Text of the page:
The Science of Willpower

Why willpower behaves like a muscle

Unlimitix
Unlimitix
Apr 30 · 4 min read

Willpower sounds cryptic. We’re either disciplined or we’re not. Some people seem to ‘just have it’ while others don’t. Yet, modern science has dissected the phenomenon of willpower carefully. In essence, willpower functions like a muscle and can be both trained and depleted. There are certain factors that determine how much willpower you have, factors which you can understand and leverage.

The importance of willpower is often highlighted by the Stanford Marshmallow Experiment, which I highly recommend you watch before continue reading this article. In the video, little children are confronted with a choice: They either get one marshmallow now, or two marshmallows later. Yet, the task comes with a difficulty: The children had the marshmallow placed on a plate in front of them during the entire waiting time. Only if they did not eat that marshmallow within the first ten minutes did they get the second one. [1]

Interestingly, this experiment was part of a long-term study. The kids that made the entire 10 minutes were not only funny to watch, they were much more accomplished in later life. That is, those that were able to delay gratification were described as much more competent individuals by their parents. Moreover, in a later follow-up study, a correlation between SAT scores (an intelligence test for college entry in the US) and delaying gratification was found. Another study found differences in the brains of those people that delayed gratification. High delayers had a more active prefrontal cortexes, which orchestrate goals, thoughts and actions, i.e. define people’s ability to plan and be disciplined. Studies even found correlations between delaying gratification and body mass index (BMI). [2][3][4][5]

The scientific workings of willpower were discovered later by Roy F. Baumeister. In one of his experiments, he led people into a room that smelled like chocolate and showcased a variety of cookies and other sweets. One group of participants was allowed to taste the chocolate, while the other group of participants was given radishes instead. Baumeister even notes in his research paper that people from the latter group starred at the displayed chocolate or even grabbed the cookies to smell them. Yet, this seemingly evil experiment didn’t end there. Baumeister had his participants solve a seemingly unrelated task afterwards: Solving a persistence-puzzle. Most interestingly, the group which had to try radishes made far less attempts in trying to solve the puzzle. [6]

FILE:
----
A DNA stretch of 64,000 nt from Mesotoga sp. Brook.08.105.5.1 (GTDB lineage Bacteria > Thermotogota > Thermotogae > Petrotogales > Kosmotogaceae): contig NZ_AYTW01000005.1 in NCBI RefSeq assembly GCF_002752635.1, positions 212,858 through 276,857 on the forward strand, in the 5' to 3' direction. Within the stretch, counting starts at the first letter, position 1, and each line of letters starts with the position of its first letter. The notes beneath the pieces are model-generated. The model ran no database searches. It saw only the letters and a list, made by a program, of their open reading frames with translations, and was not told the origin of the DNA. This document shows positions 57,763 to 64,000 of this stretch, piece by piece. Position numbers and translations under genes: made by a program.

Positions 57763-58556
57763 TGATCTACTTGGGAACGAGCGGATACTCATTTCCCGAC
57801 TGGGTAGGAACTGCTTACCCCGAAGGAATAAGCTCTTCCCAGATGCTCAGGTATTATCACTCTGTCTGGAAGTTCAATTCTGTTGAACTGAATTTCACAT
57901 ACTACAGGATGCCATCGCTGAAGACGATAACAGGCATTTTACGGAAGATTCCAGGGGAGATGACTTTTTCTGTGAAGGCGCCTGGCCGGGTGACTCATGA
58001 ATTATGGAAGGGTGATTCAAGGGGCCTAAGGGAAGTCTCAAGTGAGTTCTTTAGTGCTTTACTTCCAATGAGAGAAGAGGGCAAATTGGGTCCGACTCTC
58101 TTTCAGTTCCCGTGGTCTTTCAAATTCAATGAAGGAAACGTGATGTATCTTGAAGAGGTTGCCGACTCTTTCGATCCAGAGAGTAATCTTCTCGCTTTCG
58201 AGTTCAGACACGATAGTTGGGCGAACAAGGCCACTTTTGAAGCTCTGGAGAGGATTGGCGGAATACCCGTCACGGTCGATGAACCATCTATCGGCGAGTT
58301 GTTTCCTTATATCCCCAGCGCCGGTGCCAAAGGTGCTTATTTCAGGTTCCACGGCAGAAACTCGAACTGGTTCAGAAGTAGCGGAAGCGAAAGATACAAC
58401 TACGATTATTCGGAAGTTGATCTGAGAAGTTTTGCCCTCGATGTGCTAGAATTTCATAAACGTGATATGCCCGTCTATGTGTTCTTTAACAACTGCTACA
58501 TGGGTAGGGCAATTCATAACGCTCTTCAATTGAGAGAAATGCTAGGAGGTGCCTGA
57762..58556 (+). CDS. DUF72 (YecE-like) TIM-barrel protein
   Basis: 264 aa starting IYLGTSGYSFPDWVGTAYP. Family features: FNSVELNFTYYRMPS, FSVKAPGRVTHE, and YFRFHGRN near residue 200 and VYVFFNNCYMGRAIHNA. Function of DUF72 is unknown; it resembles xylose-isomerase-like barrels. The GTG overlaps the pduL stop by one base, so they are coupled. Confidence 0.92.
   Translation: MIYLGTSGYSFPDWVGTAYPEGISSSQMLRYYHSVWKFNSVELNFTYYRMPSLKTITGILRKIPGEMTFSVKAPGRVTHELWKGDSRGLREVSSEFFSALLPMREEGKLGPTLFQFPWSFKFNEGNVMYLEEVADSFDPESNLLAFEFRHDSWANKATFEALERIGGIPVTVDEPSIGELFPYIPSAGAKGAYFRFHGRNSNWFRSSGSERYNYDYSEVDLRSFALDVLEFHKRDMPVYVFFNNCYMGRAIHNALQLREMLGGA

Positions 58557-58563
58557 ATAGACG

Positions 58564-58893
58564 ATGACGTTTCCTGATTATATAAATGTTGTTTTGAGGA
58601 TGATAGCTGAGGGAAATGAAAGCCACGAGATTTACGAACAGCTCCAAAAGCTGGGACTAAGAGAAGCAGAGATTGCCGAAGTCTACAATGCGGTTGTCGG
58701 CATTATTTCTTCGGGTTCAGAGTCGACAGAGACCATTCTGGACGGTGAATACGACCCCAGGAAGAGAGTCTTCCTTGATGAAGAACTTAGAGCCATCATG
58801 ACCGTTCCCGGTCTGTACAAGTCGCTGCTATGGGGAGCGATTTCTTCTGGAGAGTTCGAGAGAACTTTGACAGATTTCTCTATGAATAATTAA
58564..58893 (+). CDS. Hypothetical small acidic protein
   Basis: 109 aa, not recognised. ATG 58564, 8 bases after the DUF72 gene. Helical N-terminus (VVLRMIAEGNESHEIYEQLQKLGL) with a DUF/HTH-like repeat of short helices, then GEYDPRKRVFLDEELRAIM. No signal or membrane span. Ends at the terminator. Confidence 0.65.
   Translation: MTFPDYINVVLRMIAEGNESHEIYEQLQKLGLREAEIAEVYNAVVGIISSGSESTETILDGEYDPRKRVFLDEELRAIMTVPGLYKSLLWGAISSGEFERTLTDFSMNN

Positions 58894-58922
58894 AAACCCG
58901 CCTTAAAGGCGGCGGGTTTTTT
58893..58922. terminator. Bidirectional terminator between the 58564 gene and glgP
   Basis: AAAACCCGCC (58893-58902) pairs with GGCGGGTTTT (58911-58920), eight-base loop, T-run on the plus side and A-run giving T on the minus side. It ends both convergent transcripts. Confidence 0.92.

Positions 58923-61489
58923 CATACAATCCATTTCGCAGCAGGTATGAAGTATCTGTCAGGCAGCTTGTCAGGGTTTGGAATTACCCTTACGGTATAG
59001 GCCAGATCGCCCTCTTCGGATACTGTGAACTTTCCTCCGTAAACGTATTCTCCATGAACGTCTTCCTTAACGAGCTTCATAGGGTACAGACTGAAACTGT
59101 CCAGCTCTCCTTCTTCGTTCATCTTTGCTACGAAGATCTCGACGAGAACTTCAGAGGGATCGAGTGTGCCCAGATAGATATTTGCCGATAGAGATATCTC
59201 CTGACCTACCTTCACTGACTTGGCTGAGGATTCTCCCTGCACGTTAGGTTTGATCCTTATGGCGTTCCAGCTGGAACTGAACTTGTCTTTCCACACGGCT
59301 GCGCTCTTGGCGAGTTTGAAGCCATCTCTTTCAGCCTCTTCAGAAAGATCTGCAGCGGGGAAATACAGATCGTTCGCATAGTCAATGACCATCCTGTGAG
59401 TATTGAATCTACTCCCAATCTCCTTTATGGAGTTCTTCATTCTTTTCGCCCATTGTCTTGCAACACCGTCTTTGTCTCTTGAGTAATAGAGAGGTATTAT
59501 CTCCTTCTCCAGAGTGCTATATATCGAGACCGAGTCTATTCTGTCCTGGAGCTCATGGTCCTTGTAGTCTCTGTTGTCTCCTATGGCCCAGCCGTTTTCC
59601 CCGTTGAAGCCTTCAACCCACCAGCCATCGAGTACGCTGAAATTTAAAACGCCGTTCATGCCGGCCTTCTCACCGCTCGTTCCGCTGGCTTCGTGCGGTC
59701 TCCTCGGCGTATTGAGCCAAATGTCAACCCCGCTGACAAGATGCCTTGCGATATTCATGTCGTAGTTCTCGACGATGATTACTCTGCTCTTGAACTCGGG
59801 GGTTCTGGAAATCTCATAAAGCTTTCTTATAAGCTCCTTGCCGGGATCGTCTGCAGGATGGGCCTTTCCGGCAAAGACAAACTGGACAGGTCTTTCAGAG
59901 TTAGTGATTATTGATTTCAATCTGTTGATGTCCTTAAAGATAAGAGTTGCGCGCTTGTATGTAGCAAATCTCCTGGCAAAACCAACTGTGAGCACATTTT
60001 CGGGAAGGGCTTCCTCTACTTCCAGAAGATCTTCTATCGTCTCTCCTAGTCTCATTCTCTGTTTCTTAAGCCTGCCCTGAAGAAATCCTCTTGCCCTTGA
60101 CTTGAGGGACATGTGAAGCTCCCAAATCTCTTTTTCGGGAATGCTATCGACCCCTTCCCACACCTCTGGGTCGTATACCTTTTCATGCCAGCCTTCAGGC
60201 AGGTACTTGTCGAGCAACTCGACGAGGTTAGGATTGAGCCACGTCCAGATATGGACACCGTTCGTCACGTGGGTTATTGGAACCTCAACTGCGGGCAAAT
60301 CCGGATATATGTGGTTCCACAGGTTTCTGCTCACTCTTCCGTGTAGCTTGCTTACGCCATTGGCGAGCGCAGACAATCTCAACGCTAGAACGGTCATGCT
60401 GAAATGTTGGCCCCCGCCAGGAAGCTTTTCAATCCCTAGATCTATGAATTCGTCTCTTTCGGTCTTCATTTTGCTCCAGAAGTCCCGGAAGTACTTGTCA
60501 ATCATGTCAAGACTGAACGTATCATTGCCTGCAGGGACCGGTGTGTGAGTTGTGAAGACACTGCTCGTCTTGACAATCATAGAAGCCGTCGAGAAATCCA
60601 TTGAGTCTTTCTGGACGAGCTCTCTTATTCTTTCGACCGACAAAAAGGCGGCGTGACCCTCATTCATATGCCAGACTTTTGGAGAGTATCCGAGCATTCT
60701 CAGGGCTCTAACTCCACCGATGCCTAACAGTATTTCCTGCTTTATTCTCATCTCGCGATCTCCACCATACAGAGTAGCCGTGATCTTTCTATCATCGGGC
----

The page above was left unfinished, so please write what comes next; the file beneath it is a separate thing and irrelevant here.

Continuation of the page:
With this experiment, Baumeister laid the foundation for over 1200 subsequent studies on will-power and discovered one of the most important phenomena around the subject: ego-depletion. He explains: Willpower behaves like a muscle. Once it’s exercised, it depletes and needs time to regenerate. The group that had to eat radishes instead of chocolate had to exercise their willpower and thus didn’t have enough of it left to try hard at the puzzle.

This finding triggered another alternative explanation of the marshmallow experiment. As you could see in the video, many of the children that made it used tricks that helped them to distract themselves. These tricks allowed them to circumvent the usage and thus the depletion of willpower. Many more studies afterwards, which focused on self-control, demonstrated this effect further, for instance by applying tricks to dieting. Tricking yourself into dieting is much more effective than doing it wilfully. The reason: ego-depletion. [7]

Actionstep

Rethink your daily structure. Are you performing tasks that deplete your willpower but could be avoided? Are you performing tasks in the evening that require willpower and should hence be done in the morning? Adjust your day so that it makes sense considering ego-depletion. A good rule of thumb is: Start with the most challenging task in the morning. And: If it’s late in the evening or you know your willpower is depleted, don’t start any challenging task at all. The effects might be much more detrimental than simply postponing it.

[1] Mischel, W., Ebbesen, E. B., Raskoff Zeiss, A. (1972). Cognitive and attentional mechanisms in delay of gratification. Journal of Personality and Social Psychology. 21 (2): 204–218. doi:10.1037/h0032198.

[2] Mischel, W., Shoda, Y., Rodriguzez, M. L. (1989). Delay of gratification in children. Science. 244 (4907): 933–938. doi:10.1126/science.2658056.

[3] Ayduk, O. N., Mendoa-Denton, R., Mischel, W.; Downey, G, Peake, P. K., Rodriguez, M. L. (2000). Regulating the interpersonal self: Strategic self-regulation for coping with rejection sensitivity. Journal of Personality and Social Psychology. 79 (5): 776–792. CiteSeerX 10.1.1.334.5423. doi:10.1037/0022–3514.79.5.776. PMID 11079241.

[4] Schlam, T. R., Wilson, N. L., Shoda, Y., Mischel, W.; Ayduk, O. (2013). Preschoolers’ delay of gratification predicts their body mass 30 years later. The Journal of Pediatrics. 162 (1): 90–93. doi:10.1016/j.jpeds.2012.06.049. PMC 3504645. PMID 22906511.

[5] Casey, B. J., Somerville, L. H., Gotlib, I. H., Ayduk, O., Franklin, N. T., Askren, M. K., Jonides, J., Berman, M. G., Wilson, N. L., Teslovich, T., Glover, G., Zayas, V., Mischel, W., Shoda, Y. (2011). From the Cover: Behavioral and neural correlates of delay of gratification 40 years later. Proceedings of the National Academy of Sciences. 108 (36): 14998–15003. doi:10.1073/pnas.1108561108. ISSN 0027–8424. PMC 3169162. PMID 21876169.

[6] Baumeister, R. F., Bratslavsky, E., Muraven, M., Tice, D. M. (1998) Ego depletion: Is the active self a limited resource? Journal of Personality and Social Psychology. 74, p. 1252–1265.

[7] Baumeister, R. F., & Tierney, J. (2012). Willpower: Rediscovering the greatest human strength. New York: Penguin Books.

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